Well, I think I would explore the option of a structural element (Alloy I-beam), "dummied" over with a semi-cosmetic overlay, that has sufficient mechanical properties to withstand compression, e,g., but is not the thing that is supplying all the structural requirements, that thing being the I-beam. As I understand Ad Hoc, your dimensions are marginal at best, for "normal" composites, but there may be specialty materials that can meet it, which is what I took from what Alik said. But, I may be wrong on both counts ! :eek:
     
  8. Rumars
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    Rumars Senior Member

    Use better wood then red lauan, Kwila or Yakal. Change the lashings from 3 strand rope to prestreched flat webbing, it distributes loads better.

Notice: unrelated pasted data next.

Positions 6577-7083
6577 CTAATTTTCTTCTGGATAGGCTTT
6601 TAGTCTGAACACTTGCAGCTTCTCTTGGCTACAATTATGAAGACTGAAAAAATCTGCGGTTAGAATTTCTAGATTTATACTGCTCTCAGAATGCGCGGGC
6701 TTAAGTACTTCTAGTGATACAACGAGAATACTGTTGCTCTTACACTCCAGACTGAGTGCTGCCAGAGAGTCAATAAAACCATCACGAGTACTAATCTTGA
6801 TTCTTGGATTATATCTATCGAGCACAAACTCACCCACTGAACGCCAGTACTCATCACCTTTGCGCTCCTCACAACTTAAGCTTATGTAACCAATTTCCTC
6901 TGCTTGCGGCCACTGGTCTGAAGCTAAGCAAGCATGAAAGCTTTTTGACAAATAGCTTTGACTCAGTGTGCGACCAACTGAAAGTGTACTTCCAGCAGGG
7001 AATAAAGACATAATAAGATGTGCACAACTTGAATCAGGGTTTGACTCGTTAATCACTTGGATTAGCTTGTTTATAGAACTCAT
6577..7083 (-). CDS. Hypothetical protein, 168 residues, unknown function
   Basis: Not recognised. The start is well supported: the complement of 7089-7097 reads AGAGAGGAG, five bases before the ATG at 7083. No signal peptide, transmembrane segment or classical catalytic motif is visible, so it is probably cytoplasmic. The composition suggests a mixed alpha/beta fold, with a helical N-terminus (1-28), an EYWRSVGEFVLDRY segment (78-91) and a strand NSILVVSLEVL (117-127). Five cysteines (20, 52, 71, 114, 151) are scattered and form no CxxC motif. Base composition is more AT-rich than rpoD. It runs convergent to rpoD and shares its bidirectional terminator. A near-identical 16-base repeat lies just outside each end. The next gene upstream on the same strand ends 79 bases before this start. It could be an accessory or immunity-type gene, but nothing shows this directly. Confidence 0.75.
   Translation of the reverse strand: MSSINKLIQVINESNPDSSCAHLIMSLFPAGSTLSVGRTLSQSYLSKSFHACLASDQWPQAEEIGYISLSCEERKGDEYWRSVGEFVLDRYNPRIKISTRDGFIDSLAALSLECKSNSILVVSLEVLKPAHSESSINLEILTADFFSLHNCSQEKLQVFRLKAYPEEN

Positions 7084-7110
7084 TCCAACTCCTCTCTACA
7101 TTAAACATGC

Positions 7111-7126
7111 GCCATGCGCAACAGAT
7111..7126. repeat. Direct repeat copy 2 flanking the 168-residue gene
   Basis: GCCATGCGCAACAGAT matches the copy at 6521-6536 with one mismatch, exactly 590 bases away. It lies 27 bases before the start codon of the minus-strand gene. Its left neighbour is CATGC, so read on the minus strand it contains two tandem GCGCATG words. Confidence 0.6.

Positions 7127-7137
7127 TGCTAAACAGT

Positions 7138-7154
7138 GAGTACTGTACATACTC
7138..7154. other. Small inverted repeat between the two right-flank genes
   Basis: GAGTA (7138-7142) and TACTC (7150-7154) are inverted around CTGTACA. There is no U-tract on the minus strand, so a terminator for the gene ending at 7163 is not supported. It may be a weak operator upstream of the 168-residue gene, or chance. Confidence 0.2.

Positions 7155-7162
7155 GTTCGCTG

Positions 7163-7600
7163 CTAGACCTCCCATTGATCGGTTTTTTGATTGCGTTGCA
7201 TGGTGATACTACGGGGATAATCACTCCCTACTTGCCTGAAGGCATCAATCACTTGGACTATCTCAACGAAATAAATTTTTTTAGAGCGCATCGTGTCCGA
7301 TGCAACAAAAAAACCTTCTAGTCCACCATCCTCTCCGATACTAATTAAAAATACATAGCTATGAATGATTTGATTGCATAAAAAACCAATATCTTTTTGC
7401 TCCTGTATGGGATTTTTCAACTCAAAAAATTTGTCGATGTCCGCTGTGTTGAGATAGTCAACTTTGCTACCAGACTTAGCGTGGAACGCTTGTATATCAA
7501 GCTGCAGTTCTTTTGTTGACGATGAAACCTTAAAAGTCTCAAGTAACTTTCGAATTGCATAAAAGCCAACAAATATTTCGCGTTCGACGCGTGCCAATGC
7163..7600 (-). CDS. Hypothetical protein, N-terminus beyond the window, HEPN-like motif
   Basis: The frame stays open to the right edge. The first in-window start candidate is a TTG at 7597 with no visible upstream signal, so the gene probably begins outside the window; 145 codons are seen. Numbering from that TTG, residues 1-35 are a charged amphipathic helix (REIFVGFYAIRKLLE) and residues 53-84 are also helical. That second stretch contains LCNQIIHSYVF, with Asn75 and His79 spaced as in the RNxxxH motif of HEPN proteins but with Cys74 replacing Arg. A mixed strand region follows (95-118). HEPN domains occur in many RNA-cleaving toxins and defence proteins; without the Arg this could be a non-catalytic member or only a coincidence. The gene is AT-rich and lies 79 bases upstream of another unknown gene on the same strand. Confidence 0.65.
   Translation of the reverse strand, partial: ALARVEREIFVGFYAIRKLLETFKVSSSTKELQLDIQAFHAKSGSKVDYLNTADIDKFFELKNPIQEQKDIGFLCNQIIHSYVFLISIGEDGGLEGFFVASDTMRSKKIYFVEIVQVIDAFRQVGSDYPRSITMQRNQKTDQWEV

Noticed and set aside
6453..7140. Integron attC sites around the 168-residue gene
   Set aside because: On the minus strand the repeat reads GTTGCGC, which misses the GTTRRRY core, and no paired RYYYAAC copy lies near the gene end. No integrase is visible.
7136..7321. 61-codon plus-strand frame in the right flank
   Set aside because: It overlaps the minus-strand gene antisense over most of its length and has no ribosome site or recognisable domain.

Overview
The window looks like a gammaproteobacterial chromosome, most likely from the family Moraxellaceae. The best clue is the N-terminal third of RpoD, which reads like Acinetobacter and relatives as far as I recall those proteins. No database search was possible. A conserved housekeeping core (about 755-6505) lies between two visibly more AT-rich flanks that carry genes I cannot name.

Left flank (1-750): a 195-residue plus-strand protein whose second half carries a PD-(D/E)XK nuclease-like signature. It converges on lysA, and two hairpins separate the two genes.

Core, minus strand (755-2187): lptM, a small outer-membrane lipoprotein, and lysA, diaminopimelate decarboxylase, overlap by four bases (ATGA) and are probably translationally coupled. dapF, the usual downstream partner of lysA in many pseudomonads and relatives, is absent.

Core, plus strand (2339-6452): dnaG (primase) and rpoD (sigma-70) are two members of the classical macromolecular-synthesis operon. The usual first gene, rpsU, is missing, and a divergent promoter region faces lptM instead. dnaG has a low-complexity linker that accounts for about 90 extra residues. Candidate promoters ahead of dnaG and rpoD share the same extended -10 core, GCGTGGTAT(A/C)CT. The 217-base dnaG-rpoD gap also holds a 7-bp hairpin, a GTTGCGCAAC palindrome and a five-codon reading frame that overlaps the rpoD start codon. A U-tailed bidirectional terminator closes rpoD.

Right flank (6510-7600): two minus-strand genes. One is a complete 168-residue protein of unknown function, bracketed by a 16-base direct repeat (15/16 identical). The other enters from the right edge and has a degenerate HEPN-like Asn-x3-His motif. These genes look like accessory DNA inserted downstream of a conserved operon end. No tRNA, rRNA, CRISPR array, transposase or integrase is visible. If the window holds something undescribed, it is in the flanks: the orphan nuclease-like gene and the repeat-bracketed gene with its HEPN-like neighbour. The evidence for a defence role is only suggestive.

9. Mark O Hara
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    Mark O Hara Junior Member

    Kwila is hard to come by in this province kiln-dried, "Ipil" they call it here and usually it's logged illegally, as for Yakal, brilliant stuff, impervious to rot! There are bits of Yakal in this yard that are older than I am, only problem is it weighs a bloody ton! If I replaced all the solid wood on the beams with Yakal I'd increase the waterline somewhat! :D
     
    Last edited: Aug 6, 2020
  10. Mark O Hara
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    Mark O Hara Junior Member

    I fear you may be right! Aluminium may be the most sensible answer and composite may be a far flung fantasy, we'll have to wait and see what the NA's say.
     
  11. Ad Hoc
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    Ad Hoc Naval Architect

    Simple answer - yes. See above suggestion.
    But this requires compromises to be made - which - may not be palatable.
     
  12. catsketcher
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    catsketcher Senior Member

    I am interested in this thread but I don't get why the current design is not updated. I did this on a Newick trimaran that we removed some weight from by using unidirectional glass to remove weight from without reducing strength.